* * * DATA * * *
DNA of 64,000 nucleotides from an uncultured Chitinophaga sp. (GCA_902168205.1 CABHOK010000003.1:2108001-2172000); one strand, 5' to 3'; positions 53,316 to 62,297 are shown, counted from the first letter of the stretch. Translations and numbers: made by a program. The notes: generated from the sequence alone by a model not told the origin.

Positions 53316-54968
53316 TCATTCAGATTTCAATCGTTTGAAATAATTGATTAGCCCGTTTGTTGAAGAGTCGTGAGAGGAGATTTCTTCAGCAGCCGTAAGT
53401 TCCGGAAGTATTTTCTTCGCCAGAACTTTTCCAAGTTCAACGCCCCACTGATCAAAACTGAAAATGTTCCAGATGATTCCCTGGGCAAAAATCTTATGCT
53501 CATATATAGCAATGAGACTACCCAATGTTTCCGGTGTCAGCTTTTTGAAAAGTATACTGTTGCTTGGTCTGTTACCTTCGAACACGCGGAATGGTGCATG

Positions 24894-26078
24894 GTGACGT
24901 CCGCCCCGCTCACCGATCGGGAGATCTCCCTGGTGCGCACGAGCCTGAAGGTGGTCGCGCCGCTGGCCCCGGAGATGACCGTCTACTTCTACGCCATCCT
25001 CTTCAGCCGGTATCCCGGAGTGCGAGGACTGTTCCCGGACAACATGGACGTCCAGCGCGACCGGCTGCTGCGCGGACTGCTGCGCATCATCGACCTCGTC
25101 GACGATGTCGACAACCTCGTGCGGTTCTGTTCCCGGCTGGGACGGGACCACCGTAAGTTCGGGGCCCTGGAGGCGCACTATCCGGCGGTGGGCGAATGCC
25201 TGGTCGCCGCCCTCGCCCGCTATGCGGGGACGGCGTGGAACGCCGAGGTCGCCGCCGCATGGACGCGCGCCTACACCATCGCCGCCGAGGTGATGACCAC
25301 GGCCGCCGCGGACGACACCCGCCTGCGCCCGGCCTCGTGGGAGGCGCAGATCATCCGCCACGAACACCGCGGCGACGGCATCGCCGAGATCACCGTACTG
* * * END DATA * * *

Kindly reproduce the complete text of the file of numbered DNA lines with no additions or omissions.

DNA of 64,000 nucleotides from an uncultured Chitinophaga sp. (GCA_902168205.1 CABHOK010000003.1:2108001-2172000); one strand, 5' to 3'; positions 53,316 to 62,297 are shown, counted from the first letter of the stretch. Translations and numbers: made by a program. The notes: generated from the sequence alone by a model not told the origin.

Positions 53316-54968
53316 TCATTCAGATTTCAATCGTTTGAAATAATTGATTAGCCCGTTTGTTGAAGAGTCGTGAGAGGAGATTTCTTCAGCAGCCGTAAGT
53401 TCCGGAAGTATTTTCTTCGCCAGAACTTTTCCAAGTTCAACGCCCCACTGATCAAAACTGAAAATGTTCCAGATGATTCCCTGGGCAAAAATCTTATGCT
53501 CATATATAGCAATGAGACTACCCAATGTTTCCGGTGTCAGCTTTTTGAAAAGTATACTGTTGCTTGGTCTGTTACCTTCGAACACGCGGAATGGTGCATG

Positions 24894-26078
24894 GTGACGT
24901 CCGCCCCGCTCACCGATCGGGAGATCTCCCTGGTGCGCACGAGCCTGAAGGTGGTCGCGCCGCTGGCCCCGGAGATGACCGTCTACTTCTACGCCATCCT
25001 CTTCAGCCGGTATCCCGGAGTGCGAGGACTGTTCCCGGACAACATGGACGTCCAGCGCGACCGGCTGCTGCGCGGACTGCTGCGCATCATCGACCTCGTC
25101 GACGATGTCGACAACCTCGTGCGGTTCTGTTCCCGGCTGGGACGGGACCACCGTAAGTTCGGGGCCCTGGAGGCGCACTATCCGGCGGTGGGCGAATGCC
25201 TGGTCGCCGCCCTCGCCCGCTATGCGGGGACGGCGTGGAACGCCGAGGTCGCCGCCGCATGGACGCGCGCCTACACCATCGCCGCCGAGGTGATGACCAC
25301 GGCCGCCGCGGACGACACCCGCCTGCGCCCGGCCTCGTGGGAGGCGCAGATCATCCGCCACGAACACCGCGGCGACGGCATCGCCGAGATCACCGTACTG